PRIVATE PARTS (1972).
His first two shorts, THE SECRET CINEMA and THE NAUGHTY NURSE, explored paranoia and perversity with humorous intent. His later successes came in dark-hued comedies like EATING RAOUL. But in between, director Paul Bartel churned out this truly bizarre item for unsuspecting Metro-Goldwyn-Mayer. And when the button-down execs at MGM got their first glimpse of this deviant drama, they turned into total chickenshits -- pulling their precious Lion logo from the credits and dumping it into grindhouses with minimum publicity. Admittedly, PRIVATE PARTS is one of the kinkiest films to come out of HolIywood in its day. A psycho-thriller featuring every possible sexual perversion (O.K., so they leave out house pets. So sue me!) -- but what's so wrong with that? Bartel takes a script by Philip Kea ney and Les Rendelstein, and beefs up the absurd angles without sacrificing the inherent tawdriness. The tale follows a naive teenaged girl named Cheryl (Ann Ruyman), who turns away to her Aunt Martha's skid row hotel and discovers the wonderful world of sexual deviance. Her morally repressed old Aunt is proud that her establishment is "one of the last respectable hotels in the city", but we soon learn what a crock of shit that is, because its rooms are packed with voyeurs, drunks and weirdos galore. It's the finest cast of hotel resldents since THE SHINING (and Cheryl even looks a little like a young, prettier Shelley Duvall), with perversion behind each locked door. Oh yeah, there's also a murderer on the premises, who whacks one guy's head clean off in the first reel, but everybody's so fucked up in one way or another that a little thing like being a killer isn't really a big deal. Bartel doesn't dote on ordinary narrative style, and instead of becoming a standard whodunnit, the film is more interested in exploring the morally curdled characters and capturing the creepiness of lowlife hotels. My fave guest is Reverend Moon, the male bondage minister whose bedroom features a life-sized Christ statue swaddled in motorcycle chains. It's enough to make Jimmy Swaggart shit his Fruit of the Looms. But most prominent is George, a photographer (with a Brady Bunch perm) who fllls his lonely nights by taking lurid photos of lovers in the park. Although he has an intense interest in Cheryl's budding sexuality, George can't seem to relate directly to flesh and blood. Instead, he peeps at her from an adjoinlng room and then digs out his Betty Blow-Up doll, fills her from the faucet, attaches a photo of Cheryl to the doll's face, and then injects a hypo of his own blood into the clear plastic plaything. I can't come close to doing this severely sicko concept justice. Bartel pulls it off brilliantly, and the viewer takes it in with a disturbing fascination. And what a letter perfect cast of virtual unknowns! Lucille Benson is a hoot as the crazy (?) Aunt, whose favorite pastime is visiting funerals of total strangers. And Ann Ruyman is fabulous as Cheryl -- moving from teddy bear-clutching innocent to four-star tease. She's a quick learner, and before long Cheryl's getting her rocks off at being secretly watched in the bath or dressing to suit George's black-lingeried fantasies. TV addicts will cheer (or cringe) at the sight of Stanley Livingston (Chip from MY THREE SONS) as a hilariously dorky white-breader who asks Cheryl out on a date and ends up escorting a walking ad for neon whorewear. And don't blink, or you'll miss Bartel's "director's cameo" as a pissin' wino. A simple girl meets boy (?) story for the decadent '70s. Not exactly HEIDI -- but more like the characters out of Russ Meyer's BEYOND THE VALLEY OF THE DOLLS gone to seed. A non-stop ride into Raunchville, with a truly twisted view of human sexuality. Funny, shocking, unsettling, and unforgettable. Need I add, one of my favorites?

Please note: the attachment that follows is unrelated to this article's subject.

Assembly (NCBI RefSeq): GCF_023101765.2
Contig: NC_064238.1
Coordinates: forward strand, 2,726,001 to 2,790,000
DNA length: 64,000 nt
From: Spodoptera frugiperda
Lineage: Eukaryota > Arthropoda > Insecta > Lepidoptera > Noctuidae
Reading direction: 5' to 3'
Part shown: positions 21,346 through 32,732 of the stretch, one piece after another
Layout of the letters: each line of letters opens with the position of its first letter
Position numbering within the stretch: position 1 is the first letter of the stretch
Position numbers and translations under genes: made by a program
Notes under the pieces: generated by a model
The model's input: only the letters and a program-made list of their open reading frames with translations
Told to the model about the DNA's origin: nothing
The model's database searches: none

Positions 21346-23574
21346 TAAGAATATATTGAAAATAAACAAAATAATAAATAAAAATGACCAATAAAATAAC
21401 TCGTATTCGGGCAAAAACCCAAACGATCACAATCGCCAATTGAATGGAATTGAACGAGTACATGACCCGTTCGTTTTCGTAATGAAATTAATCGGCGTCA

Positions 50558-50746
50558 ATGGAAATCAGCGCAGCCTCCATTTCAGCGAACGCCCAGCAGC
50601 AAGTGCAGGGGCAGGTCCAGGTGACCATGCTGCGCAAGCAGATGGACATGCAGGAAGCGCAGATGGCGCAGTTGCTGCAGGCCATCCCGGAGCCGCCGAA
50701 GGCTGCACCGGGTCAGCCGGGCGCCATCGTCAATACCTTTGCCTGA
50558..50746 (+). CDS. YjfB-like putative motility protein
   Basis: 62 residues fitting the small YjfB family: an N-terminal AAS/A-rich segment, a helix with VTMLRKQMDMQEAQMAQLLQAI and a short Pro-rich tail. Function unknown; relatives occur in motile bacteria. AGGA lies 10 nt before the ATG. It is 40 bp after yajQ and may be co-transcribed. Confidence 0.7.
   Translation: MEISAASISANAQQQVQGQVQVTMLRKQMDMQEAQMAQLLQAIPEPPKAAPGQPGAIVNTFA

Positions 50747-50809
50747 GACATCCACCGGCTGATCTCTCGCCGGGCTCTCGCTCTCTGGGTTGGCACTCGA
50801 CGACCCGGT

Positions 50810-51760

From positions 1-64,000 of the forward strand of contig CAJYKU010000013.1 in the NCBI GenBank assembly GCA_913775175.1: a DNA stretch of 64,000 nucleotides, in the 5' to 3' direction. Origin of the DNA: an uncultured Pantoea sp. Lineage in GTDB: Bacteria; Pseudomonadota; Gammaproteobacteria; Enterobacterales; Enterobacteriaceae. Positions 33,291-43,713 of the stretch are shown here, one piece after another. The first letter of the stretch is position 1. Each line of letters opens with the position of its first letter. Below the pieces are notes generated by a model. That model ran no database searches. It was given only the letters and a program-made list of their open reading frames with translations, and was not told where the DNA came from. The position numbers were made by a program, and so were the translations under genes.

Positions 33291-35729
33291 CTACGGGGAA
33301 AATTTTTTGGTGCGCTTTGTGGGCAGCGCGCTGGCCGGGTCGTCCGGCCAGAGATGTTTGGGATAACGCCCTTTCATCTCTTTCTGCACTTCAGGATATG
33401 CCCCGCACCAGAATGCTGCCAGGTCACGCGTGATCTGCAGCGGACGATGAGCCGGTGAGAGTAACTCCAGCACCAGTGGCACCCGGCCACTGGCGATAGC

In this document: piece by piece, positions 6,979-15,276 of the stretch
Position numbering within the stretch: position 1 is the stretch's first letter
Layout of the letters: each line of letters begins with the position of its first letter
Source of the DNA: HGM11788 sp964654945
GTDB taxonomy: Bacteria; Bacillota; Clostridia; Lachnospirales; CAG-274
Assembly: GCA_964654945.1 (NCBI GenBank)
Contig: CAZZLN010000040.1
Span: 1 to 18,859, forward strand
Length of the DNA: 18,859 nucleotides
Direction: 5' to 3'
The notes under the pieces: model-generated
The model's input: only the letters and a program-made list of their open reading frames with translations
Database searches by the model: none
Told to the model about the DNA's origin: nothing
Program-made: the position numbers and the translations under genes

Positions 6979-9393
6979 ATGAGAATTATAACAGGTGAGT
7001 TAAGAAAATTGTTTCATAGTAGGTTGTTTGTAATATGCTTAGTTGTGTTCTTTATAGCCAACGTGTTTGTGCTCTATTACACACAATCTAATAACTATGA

© 1995 by Steven Puchalski.